If Obama’s commitment to Myanmar was merely a matter of personal prerogative, then the prospects for a deeper relationship between the two states appears at best, murky. Should Clinton win the election, there is a much higher probability that Myanmar will hold an important place on the U.S. foreign policy map. This of course, does not mean that future U.S. engagement will prove effective. The next American president must walk a tightrope, as too many policy concessions may end up empowering a military that still retains tremendous control over the country’s formal and informal economy. Conversely, punishing Myanmar for not meeting certain democratic benchmarks may have the adverse effect of weakening the NLD’s power, while simultaneously scaring away foreign investment. In place of the aforementioned extremes, U.S. policy toward Myanmar must be carefully calibrated, requiring regular engagement and monitoring from the foreign policy establishment.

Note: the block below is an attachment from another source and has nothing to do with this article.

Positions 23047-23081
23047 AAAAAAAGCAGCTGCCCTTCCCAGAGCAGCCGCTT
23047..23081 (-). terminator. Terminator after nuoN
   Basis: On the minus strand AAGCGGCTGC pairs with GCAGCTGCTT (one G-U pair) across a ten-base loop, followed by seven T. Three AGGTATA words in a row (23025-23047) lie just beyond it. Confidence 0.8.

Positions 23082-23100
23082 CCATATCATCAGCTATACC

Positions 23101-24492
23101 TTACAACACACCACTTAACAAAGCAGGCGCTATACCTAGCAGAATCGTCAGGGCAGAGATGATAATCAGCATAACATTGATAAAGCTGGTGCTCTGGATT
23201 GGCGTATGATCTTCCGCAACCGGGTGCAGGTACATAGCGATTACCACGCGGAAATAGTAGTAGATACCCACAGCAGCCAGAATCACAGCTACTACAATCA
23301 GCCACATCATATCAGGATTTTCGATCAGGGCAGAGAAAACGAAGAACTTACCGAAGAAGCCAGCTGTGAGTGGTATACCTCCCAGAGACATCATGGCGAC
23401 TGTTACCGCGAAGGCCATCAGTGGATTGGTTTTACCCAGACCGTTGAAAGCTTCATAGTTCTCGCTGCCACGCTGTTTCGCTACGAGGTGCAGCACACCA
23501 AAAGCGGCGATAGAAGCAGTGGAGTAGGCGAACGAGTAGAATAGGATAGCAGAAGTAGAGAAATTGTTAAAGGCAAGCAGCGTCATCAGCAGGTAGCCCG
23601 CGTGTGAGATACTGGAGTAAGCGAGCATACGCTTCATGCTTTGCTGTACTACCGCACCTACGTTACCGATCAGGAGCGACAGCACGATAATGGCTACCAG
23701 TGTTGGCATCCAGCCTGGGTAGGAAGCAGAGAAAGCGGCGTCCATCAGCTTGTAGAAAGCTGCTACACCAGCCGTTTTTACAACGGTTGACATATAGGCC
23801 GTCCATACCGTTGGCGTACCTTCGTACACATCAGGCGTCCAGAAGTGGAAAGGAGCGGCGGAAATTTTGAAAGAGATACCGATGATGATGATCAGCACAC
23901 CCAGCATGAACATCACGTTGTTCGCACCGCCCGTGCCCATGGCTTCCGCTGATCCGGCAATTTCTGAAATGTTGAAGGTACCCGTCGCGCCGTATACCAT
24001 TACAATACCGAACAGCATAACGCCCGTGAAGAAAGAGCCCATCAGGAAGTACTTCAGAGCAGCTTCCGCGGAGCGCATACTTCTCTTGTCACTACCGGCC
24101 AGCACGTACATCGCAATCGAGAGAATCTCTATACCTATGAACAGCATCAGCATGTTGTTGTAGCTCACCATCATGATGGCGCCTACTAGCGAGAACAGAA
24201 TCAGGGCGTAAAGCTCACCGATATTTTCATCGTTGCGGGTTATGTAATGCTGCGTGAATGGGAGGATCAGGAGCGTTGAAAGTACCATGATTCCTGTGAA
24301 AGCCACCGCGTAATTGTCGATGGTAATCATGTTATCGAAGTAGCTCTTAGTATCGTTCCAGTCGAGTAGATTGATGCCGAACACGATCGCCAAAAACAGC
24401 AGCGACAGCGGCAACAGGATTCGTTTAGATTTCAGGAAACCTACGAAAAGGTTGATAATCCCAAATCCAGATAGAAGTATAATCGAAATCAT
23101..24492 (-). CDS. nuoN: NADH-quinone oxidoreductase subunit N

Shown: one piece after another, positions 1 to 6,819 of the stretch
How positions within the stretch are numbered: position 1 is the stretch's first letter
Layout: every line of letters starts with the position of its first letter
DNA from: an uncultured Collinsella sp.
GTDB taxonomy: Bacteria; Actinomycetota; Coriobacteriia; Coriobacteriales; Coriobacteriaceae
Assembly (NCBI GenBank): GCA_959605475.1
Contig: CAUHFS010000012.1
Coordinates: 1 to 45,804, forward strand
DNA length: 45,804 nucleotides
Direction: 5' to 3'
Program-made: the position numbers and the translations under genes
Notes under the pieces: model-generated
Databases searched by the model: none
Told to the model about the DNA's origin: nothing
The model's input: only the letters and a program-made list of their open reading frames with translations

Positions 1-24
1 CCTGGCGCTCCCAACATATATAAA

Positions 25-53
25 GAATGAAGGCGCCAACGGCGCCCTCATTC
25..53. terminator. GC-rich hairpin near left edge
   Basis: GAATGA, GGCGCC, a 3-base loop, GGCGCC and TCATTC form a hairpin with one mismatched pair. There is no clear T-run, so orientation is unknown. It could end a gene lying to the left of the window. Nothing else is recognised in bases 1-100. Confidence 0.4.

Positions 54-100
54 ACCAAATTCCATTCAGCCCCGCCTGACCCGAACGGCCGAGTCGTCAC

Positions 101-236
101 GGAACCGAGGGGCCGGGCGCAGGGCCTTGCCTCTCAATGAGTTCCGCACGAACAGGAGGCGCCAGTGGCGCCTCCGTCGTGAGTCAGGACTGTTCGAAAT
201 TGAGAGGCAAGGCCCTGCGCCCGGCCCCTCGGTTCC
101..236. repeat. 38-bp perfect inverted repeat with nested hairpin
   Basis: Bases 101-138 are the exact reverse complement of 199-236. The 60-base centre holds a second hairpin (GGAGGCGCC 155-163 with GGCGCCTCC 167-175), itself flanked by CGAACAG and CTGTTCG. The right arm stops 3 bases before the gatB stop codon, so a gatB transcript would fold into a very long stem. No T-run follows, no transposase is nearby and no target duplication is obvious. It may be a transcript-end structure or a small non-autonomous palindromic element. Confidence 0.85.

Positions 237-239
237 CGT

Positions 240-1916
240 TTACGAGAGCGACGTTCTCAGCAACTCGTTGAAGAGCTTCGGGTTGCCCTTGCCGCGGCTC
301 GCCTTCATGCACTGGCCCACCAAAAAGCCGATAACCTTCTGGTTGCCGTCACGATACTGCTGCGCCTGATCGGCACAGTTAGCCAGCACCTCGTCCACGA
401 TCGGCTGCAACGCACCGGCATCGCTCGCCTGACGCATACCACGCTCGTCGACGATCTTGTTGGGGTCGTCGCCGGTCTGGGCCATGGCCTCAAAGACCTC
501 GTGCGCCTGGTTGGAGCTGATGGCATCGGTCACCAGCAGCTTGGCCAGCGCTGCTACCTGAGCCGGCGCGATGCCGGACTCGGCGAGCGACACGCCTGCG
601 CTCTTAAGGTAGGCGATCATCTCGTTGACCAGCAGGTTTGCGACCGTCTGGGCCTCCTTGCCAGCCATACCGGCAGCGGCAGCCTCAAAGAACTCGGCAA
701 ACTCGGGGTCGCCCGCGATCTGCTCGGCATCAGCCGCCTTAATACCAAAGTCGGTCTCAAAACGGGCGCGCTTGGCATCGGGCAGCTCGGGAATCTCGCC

While Clinton has been too sanguine in her expectations for Myanmar, her comments are in no way comparable to Trump’s apparent ignorance of the country and broader region. As Myanmar tries to shake off its authoritarian past, its people would benefit most from an American president who understands their struggles. While current U.S. policy in no way portends future democratic consolidation, disengagement will almost certainly make Myanmar’s uphill climb even more treacherous.
Adam E. Howe is a PhD candidate in Political Science at Florida International University. His current research examines the strategic relationship between authoritarian regimes and religious organizations across Southeast Asia.